I Hope, Lord
Waiting and watching. Every parent knows this drill. When your child is ill, teased, bullied, about to make a bad decision, misses the catch that loses the game, etc., that is your job: to wait and watch. Parenting comes with a certain amount of sleepless nights. The bad news is, this is not confined to their early years. I have friends who are preparing to send their kids off to college in the middle of a pandemic. They are walking the kitchen floorboards at 3 AM just like they did when those children were babies. Waiting and watching.
As a world community, we are also waiting and watching. A deadly virus that was supposed to be gone by now has mutated into an even deadlier virus. Hospitals are filling up again and non-COVID cases are having to wait and watch longer than they should due to the overcrowding of COVID patients. A friend’s daughter had to wait for a room for several hours longer than expected after a surgery because of this. Others are being turned away from their local Emergency Rooms for lack of beds.
Waiting and watching.
Psalm 130 is known as a penitential psalm, and is part of a collection of psalms of ascents that were sung by Hebrew pilgrims on their way to Jerusalem. It appears in Jewish, Catholic, and Protestant liturgies, and has been set to music by several composers. It is known as a song that is used in times of “communal distress.” How appropriate then, for us to study it today.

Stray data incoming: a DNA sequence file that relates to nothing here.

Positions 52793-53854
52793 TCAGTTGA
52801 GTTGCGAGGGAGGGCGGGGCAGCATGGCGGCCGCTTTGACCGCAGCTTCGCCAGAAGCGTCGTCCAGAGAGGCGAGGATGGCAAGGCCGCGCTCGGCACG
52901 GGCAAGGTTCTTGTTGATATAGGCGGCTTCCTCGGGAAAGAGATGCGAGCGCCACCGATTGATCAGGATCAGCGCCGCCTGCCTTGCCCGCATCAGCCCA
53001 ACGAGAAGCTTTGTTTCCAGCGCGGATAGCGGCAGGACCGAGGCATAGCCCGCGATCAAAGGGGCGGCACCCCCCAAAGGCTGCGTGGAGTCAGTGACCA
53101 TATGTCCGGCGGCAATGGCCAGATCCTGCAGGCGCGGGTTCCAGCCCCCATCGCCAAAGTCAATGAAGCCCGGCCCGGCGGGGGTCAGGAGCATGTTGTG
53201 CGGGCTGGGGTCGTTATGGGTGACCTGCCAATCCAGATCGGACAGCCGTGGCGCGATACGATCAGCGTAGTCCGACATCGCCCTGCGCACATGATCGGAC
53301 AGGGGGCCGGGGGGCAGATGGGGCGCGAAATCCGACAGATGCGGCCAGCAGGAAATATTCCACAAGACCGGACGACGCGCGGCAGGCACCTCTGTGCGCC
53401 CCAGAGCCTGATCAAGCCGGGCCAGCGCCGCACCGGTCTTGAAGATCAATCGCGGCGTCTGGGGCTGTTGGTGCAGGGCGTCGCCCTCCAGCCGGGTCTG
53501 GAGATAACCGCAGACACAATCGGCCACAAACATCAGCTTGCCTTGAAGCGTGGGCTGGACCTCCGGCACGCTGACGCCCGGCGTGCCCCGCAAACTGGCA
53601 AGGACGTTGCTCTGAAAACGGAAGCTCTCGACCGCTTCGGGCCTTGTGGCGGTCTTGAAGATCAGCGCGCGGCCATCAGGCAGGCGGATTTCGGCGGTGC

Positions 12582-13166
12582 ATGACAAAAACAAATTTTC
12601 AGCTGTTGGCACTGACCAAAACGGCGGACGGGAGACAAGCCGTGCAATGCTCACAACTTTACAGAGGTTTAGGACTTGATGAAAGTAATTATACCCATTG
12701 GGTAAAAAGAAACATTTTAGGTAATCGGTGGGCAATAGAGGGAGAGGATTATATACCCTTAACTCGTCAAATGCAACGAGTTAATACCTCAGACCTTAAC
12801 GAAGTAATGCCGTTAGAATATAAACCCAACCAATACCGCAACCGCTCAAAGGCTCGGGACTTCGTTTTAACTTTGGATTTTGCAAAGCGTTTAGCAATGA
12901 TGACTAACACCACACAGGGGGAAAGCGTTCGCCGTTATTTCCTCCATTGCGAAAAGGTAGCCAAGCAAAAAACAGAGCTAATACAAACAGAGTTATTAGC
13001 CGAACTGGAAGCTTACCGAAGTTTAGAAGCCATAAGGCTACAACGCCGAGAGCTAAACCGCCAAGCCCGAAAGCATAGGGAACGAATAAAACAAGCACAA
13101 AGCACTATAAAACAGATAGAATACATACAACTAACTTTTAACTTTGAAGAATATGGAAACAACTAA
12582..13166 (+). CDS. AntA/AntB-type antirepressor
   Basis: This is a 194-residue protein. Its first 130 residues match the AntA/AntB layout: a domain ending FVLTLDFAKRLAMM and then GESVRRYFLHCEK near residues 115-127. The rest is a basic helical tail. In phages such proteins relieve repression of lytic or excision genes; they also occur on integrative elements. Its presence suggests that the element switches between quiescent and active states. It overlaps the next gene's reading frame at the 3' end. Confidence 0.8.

Psalm 130 (Common English Bible)
I cry out to you from the depths, Lord—
2 my Lord, listen to my voice!
Let your ears pay close attention to my request for mercy!
3 If you kept track of sins, Lord—
my Lord, who would stand a chance?
4 But forgiveness is with you—
that’s why you are honored.
5 I hope, Lord.
My whole being hopes,
and I wait for God’s promise.
6 My whole being waits for my Lord—
more than the night watch waits for morning;
yes, more than the night watch waits for morning!
7 Israel, wait for the Lord!
Because faithful love is with the Lord;
because great redemption is with our God!
8 He is the one who will redeem Israel
from all its sin.
This is a song that is meant to comfort the discomforted. The beauty of the language of hope overrides the lament about waiting. The psalmist pleads for God to hear his request for mercy, and then reminds God of his forgiving nature. He reminds us that we, too, can wait for God’s promises.
What are you waiting for? What keeps you awake at night? Remember this, as you pace: God’s faithful love will redeem you, and in fact will redeem the world. So take comfort, all who wait. God hears our cries from the depths, and is coming to save us.
Our hope is in you, Lord.